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Empty Nesters

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The family of birds is gone, gone, gone. It happened so suddenly. They adjusted to their new location after the first one crashed; the babies continued to grow quickly and started flapping their wings while still in the nest. And then they were gone.

The mama and papa still fly around the general area, with insects and seeds in their mouths. The parents sit on the stone sculptures and bushes, but they don’t go into the nest. They look as shocked as we do about the kids having left home.

Our cat, Bella, looks out the slider door with the most forlorn look on her face. She’ll whimper, then glance towards us for an answer: Where’d they go?

I did take a walk around the yard to see if I could make any astute observations about their whereabouts. No luck. My lack of success with Louis Agassiz’s principle, “Study nature, not books.” led me straight to Google. I learned that the young flyers do not return to the nest, but are still fed by mom and dad in nearby trees. And I also read that the female starts to lay a second clutch of eggs within a few days after the first brood leaves. So much for enjoying or converting the spare room. The young eventually become more independent, find food and feed themselves, but continue to live within the parents’ territory, but not the nest.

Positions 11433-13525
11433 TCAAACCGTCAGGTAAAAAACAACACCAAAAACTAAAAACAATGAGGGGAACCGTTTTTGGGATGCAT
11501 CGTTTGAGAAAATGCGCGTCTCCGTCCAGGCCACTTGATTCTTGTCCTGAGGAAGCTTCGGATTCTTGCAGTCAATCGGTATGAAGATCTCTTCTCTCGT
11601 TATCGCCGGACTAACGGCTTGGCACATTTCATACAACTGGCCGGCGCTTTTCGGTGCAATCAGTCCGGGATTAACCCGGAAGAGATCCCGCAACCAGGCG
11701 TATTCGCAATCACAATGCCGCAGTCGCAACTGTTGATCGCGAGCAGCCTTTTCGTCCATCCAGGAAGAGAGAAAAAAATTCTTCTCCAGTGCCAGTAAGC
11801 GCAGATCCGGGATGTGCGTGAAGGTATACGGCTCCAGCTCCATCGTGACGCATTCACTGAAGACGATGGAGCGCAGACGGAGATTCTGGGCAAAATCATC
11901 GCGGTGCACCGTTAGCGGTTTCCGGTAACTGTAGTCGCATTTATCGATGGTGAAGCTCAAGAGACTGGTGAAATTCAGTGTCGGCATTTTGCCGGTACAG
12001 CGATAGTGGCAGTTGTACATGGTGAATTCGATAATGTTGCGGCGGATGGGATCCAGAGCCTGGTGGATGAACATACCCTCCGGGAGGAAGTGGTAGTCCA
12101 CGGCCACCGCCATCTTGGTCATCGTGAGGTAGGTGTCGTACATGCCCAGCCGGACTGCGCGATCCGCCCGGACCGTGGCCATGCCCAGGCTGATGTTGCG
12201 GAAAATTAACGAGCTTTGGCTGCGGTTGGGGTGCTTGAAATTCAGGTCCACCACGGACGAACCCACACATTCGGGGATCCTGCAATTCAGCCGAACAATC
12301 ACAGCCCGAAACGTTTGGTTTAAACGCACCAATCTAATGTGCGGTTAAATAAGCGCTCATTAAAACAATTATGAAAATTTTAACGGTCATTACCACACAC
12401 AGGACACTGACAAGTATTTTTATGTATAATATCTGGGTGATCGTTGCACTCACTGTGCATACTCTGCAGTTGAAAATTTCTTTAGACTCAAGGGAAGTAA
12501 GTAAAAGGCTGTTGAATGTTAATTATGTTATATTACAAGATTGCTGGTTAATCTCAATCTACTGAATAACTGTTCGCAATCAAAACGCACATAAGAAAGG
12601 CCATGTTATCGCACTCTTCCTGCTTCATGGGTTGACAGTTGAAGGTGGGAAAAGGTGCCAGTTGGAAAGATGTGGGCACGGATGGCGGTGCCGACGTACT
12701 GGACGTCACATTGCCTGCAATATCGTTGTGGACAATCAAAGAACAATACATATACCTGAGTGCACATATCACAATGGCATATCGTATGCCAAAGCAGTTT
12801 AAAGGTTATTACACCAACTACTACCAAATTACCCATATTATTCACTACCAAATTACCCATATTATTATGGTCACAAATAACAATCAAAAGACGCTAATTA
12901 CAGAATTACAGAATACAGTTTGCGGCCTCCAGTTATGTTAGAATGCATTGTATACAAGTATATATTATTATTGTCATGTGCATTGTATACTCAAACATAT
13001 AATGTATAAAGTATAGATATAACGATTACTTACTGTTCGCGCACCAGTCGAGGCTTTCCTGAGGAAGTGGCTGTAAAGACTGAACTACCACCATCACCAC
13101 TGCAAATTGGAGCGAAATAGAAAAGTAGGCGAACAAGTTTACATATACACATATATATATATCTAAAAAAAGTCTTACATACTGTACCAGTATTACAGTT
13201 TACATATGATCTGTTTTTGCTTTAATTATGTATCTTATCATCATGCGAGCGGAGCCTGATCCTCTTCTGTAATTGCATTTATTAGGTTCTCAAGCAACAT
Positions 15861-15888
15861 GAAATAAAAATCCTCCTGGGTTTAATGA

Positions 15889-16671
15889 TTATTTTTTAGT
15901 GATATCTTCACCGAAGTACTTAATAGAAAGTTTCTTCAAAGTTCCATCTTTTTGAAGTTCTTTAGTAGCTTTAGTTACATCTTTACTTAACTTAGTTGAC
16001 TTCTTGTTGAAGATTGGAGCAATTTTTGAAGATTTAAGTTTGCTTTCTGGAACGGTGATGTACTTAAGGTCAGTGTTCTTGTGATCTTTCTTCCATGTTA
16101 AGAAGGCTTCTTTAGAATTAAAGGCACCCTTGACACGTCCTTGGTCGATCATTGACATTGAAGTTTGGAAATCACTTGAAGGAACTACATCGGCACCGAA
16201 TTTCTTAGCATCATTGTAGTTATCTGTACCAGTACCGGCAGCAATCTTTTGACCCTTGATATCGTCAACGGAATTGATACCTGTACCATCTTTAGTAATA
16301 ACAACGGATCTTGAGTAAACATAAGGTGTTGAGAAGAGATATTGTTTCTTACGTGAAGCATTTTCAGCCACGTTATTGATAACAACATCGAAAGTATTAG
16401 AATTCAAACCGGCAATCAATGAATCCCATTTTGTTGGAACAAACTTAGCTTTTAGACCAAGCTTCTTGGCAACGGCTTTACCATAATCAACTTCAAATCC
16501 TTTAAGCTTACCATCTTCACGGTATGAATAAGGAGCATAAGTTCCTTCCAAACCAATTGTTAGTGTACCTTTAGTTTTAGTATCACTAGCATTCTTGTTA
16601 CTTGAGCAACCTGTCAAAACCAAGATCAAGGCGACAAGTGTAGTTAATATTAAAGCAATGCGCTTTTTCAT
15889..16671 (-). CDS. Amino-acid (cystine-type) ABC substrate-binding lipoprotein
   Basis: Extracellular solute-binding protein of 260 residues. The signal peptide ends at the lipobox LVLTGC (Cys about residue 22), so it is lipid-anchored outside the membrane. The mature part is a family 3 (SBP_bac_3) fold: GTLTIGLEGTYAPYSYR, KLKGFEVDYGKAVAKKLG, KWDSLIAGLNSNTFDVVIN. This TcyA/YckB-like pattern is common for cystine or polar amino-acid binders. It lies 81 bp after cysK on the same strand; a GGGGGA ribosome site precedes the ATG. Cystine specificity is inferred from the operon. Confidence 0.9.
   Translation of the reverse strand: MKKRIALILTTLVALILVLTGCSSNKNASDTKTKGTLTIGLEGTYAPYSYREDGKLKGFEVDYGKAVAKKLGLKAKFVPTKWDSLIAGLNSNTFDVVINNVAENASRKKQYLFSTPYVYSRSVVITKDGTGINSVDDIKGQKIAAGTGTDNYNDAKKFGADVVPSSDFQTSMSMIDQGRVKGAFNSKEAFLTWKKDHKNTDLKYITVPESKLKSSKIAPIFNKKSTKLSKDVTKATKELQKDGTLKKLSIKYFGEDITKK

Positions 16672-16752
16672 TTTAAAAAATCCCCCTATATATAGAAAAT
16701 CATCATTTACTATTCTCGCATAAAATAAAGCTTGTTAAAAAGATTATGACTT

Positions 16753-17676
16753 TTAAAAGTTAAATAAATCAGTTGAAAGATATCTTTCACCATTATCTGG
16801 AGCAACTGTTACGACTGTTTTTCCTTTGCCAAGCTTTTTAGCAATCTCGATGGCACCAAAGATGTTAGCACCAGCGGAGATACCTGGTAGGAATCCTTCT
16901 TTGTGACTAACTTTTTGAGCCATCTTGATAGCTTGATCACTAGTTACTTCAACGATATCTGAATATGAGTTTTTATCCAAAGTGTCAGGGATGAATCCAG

I enjoyed being part of this whole process and until today didn’t even know what kind of birds these are. Labeling and pigeon holing are not my forte. Thanks to Mass Audubon (http://www.massaudubon.org/birdatlas/bba1/index.php?search=yes&id=99), I think they’re Eastern Phoebe, maybe, kinda, sorta. This is the third or fourth year that they’ve returned to the same spot. Fingers crossed for a second brood. Maybe I’ll even be able to take some pictures without disturbing them. I do want them back.

About yarnsista

I am a wordsmith, a fiber artist, a yogi, and a high energy, ball of fire. My glass is always half full, and I always have fifteen tasks ongoing simultaneously. Authority figures are not my friends, and I seldom color within the lines. I tend to “nest” in my cocoon-like home.

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